LEFT: David Ono (left), KABC-7 anchorman, stands with Masuo Masuda, the brother of Kazuo Masuda. Masuo Masuda--also a Huntington Beach High School graduate--served in the Military Intelligence Service (MIS) as a translator during World War II. (Photograph, M. Urashima, May 25, 2015) © All rights reserved.
For Japanese Americans, they were about to fight two wars: one against the Axis Powers in Europe, and the other, hate, discrimination and prejudice at home.
Many young Japanese American men volunteered for military duty. If you look at the Japanese situation, they had to volunteer to fight because if they didn’t, there would have been a lot of fingers pointing and people saying they didn’t care about America.
Uncle Kaz said in a letter, “I and the rest of the combat team know what we are fighting for. It is for us, our future in America.”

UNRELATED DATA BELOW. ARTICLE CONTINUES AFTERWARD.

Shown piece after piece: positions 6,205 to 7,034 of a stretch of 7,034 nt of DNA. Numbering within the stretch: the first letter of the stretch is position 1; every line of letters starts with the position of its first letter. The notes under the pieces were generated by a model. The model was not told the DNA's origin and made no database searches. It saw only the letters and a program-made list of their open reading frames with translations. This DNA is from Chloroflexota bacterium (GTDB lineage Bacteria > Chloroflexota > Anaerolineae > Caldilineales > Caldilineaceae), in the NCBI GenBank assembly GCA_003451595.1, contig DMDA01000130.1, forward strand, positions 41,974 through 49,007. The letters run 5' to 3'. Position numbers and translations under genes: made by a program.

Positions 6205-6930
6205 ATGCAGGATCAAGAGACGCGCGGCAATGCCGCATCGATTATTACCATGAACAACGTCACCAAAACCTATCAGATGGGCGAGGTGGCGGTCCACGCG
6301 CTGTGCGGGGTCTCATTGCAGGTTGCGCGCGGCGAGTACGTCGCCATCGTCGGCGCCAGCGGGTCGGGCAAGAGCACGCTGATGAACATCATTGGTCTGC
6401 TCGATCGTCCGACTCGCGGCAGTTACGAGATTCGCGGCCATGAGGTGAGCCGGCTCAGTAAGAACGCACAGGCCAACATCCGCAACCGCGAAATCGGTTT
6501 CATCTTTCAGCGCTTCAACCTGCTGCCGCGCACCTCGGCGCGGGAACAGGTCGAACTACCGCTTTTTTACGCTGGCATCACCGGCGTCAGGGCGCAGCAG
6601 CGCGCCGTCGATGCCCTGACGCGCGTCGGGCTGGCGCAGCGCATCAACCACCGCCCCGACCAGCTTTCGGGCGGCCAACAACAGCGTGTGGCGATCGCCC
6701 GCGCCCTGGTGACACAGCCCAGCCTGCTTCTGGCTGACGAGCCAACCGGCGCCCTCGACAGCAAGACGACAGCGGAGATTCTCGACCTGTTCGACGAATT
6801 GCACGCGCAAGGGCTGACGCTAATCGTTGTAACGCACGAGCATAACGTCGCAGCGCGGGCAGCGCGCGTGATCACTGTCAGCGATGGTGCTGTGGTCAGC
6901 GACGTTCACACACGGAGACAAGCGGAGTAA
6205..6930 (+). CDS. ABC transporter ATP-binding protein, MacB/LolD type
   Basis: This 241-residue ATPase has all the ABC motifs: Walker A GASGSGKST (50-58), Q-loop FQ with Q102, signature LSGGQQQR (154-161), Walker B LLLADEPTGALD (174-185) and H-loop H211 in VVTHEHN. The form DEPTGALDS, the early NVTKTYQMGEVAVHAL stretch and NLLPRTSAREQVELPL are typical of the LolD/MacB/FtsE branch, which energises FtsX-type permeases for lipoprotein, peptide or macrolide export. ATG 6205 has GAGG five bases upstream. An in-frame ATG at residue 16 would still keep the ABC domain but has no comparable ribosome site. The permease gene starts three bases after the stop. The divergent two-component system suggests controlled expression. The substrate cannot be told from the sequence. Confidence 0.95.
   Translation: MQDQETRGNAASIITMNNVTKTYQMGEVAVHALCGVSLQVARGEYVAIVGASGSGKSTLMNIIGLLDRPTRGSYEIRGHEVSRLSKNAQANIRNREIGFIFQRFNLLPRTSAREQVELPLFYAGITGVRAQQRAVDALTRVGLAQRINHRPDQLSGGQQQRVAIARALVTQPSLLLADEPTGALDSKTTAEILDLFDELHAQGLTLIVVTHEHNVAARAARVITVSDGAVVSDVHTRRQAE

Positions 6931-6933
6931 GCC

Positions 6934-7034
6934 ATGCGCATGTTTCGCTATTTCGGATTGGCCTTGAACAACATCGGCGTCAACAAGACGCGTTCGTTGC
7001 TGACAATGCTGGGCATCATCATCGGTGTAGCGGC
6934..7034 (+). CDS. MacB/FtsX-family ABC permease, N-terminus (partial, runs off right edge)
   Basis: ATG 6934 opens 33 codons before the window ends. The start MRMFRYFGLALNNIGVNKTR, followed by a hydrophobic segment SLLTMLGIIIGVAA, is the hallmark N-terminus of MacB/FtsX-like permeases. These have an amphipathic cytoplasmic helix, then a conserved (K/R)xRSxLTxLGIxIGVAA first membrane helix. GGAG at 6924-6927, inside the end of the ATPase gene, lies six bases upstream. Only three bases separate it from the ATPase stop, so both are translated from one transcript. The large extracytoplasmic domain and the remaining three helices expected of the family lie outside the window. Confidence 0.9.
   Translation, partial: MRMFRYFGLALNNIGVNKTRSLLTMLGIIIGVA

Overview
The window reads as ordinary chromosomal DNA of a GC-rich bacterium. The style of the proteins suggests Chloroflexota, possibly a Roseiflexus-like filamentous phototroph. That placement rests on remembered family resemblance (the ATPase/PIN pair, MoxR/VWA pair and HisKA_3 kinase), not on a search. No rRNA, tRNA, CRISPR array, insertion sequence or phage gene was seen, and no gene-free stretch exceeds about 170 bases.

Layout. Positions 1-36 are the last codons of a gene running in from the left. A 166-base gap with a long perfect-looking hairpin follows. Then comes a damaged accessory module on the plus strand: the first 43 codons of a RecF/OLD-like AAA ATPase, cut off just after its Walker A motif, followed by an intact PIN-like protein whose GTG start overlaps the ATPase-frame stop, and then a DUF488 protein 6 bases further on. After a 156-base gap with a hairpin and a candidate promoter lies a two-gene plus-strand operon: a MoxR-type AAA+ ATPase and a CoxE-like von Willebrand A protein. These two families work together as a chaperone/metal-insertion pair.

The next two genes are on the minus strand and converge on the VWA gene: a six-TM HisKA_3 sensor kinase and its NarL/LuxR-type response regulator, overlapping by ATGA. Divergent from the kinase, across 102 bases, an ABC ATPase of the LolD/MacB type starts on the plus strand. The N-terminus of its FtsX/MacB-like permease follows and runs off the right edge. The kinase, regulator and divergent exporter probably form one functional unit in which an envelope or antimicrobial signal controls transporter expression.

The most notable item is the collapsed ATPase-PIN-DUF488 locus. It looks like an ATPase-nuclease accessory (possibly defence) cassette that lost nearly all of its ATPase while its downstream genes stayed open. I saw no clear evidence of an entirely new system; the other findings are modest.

It was as the Japanese say, “for the sake of the children.”
Uncle Kaz was a risk taker, according to his comrades. On one occasion, he stopped an attack and forced the advancing troops to retreat with him just using a mortar on a midnight patrol on August 27, 1944. Uncle Kaz encountered a German machine gun at a distance of six feet. He opened fire with his Thompson sub machine gun while two of his comrades escaped. This was Uncle Kaz’s last stand.
A few days later, on September 1, they found his body. His buddies recalled Uncle Kaz always said, “Not a step back. Never, you can’t win by going backward.”
RIGHT: The wreath placed by the Kazuo Masuda VFW Post 3670 at the grave site of Kazuo Masuda at Westminster Memorial Park. (Photograph, M. Urashima, May 25, 2015) © All rights reserved.
On September 11, 1944, the dreaded Western Union telegram arrived at the relocation camp in Arkansas. “The Secretary of War desires me to express his deep regret that your son, Staff Sgt. Kazuo Masuda, was killed in action on 27th August in Italy.”